Last updated on April 26, 2015
The Massey Murder: A Maid, Her Master and the Trial that Shocked a Country, written by Charlotte Gray, has won the 2014 Toronto Book Award. The multi-award winning biographer and historian has created a captivating narrative in her story about a high society crime that scandalized Toronto – the true story on Carrie Davis, the maid who shot a Massey.
It happened in 1915, when a member of a wealthy Canadian family was shot and killed at his home in Toronto. Carrie Davis, who was the family’s 18-year-old British immigrant maid, confessed to the murder. However, a dramatic trial began to unfold when lawyer, Hartley Dewart, QC, took on her case. The story is set with the Great War in Europe as a backdrop.
When asked about the award Gray said, “I just feel it’s wonderful the city has this award but also that the judges felt the history of the city was as important as its social network.”
Gray, who lives in Ottawa adds, “I met the other four nominees and read their books. Each one of them represented a different aspect of the city — this vibrant, 21st-century, buzzing North American city — and generally Canadians don’t embrace history.”
“I actually think . . . there is a hunger to know what it was like back then (in 1915) and you can only really tell that story through people who weren’t necessarily terribly important in their own day. It’s actually the story of the voiceless in history that I think really captivated people. And it certainly captivated me when I was writing it.”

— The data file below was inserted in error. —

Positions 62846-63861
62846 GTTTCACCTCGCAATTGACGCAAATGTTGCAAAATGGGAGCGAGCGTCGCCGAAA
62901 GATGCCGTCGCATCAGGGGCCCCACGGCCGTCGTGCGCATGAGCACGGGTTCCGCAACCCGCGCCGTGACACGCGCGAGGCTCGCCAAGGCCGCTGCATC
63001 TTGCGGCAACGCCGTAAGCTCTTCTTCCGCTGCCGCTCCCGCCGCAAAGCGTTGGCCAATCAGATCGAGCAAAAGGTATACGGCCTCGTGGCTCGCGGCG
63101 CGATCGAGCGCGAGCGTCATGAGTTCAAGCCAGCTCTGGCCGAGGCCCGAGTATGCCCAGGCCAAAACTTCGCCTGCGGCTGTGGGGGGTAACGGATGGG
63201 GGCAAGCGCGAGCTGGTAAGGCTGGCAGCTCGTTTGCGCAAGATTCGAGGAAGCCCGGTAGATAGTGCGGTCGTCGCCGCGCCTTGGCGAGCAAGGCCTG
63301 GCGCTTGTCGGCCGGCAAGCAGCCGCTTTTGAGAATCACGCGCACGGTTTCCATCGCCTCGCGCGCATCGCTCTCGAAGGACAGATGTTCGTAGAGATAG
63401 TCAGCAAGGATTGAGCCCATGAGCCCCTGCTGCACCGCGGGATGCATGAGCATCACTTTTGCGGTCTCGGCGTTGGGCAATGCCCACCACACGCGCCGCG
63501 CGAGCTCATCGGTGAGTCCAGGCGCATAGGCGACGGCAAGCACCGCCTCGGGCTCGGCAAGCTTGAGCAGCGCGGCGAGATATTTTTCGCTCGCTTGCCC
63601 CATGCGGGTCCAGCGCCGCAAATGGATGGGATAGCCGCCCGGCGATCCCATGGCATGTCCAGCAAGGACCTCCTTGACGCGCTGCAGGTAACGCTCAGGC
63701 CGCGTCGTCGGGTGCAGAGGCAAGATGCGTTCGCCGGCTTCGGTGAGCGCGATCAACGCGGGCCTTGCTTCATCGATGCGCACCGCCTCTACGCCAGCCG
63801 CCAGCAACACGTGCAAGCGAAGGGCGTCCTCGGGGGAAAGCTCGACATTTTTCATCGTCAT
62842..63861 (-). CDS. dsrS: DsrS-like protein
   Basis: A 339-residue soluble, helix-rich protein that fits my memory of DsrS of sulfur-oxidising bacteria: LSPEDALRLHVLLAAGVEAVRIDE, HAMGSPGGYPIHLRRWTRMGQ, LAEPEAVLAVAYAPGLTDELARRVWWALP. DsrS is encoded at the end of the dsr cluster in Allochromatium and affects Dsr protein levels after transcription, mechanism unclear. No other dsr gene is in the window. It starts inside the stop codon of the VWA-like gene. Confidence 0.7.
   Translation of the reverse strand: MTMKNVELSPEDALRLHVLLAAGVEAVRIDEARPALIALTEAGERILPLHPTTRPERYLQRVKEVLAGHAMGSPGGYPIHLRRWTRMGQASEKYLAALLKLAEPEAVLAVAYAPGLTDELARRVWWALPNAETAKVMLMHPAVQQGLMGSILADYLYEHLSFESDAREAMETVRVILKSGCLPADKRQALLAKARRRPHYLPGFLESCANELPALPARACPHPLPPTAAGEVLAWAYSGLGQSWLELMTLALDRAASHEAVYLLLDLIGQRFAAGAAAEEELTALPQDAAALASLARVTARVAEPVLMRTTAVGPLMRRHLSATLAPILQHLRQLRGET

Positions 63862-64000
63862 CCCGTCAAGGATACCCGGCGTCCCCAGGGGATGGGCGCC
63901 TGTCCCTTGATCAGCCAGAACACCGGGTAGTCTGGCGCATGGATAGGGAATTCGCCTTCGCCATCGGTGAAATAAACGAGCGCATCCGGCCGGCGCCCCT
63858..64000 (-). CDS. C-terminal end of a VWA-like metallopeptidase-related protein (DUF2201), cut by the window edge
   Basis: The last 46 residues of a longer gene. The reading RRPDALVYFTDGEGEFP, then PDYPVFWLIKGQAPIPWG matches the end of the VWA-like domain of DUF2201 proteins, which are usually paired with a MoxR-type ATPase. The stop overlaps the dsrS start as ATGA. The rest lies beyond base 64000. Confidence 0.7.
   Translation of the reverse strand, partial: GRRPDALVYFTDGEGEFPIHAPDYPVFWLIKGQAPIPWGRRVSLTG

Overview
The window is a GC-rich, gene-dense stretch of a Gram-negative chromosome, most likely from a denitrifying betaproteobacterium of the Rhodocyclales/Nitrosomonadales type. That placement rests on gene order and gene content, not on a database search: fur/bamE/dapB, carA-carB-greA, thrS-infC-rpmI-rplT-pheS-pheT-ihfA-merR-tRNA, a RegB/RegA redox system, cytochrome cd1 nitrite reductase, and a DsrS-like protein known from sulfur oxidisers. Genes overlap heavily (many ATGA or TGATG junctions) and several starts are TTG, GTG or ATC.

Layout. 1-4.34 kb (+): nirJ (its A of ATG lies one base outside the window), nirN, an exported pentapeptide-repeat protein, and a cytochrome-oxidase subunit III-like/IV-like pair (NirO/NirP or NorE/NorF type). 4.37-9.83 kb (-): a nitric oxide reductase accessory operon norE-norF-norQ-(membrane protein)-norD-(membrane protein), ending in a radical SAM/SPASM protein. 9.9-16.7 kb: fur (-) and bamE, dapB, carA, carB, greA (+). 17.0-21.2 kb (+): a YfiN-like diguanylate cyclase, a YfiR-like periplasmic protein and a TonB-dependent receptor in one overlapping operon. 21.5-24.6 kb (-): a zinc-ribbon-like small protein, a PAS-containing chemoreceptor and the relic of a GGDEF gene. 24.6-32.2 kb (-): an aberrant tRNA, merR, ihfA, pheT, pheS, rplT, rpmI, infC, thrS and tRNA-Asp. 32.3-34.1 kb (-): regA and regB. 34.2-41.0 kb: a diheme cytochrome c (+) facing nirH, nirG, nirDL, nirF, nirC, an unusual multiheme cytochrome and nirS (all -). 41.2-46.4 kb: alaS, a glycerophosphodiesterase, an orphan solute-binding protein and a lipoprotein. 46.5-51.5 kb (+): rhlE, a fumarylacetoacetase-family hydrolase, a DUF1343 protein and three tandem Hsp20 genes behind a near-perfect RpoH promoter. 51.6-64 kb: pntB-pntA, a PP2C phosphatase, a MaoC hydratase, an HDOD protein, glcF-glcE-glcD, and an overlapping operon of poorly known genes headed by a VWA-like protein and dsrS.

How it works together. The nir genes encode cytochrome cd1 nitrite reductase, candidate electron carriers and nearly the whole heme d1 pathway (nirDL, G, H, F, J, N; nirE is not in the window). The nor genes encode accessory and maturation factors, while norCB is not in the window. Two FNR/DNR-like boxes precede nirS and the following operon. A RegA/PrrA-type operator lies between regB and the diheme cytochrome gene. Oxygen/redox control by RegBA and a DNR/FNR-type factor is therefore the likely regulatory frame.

Her book was one of 79 submitted for the award. Diane Spivik, chair of the jury, said that “the story was very compelling and her writing was very compelling. She gave us so much detail into a Toronto that was just on the cusp of change. You were really transported to 1915 and what it might have been like to be living there.”
Other finalists include How the Fight for Good Food Transformed a Community and Inspired a Movement (Random House Canada); Nick Saul and Andrea Curtis for their social science, agriculture and food book The Stop: Anthony De Sa for his novel Kicking The Sky (Doubleday Canada); Shyam Selvadurai for his novel The Hungry Ghosts (Doubleday Canada) and Carrianne K. Y. Leung for her novel The Wondrous Woo (Inanna Publications);
As winning author, Gray won $10,000. She is also known for her bestseller, Gold Diggers, which is a Discovery Television mini-series.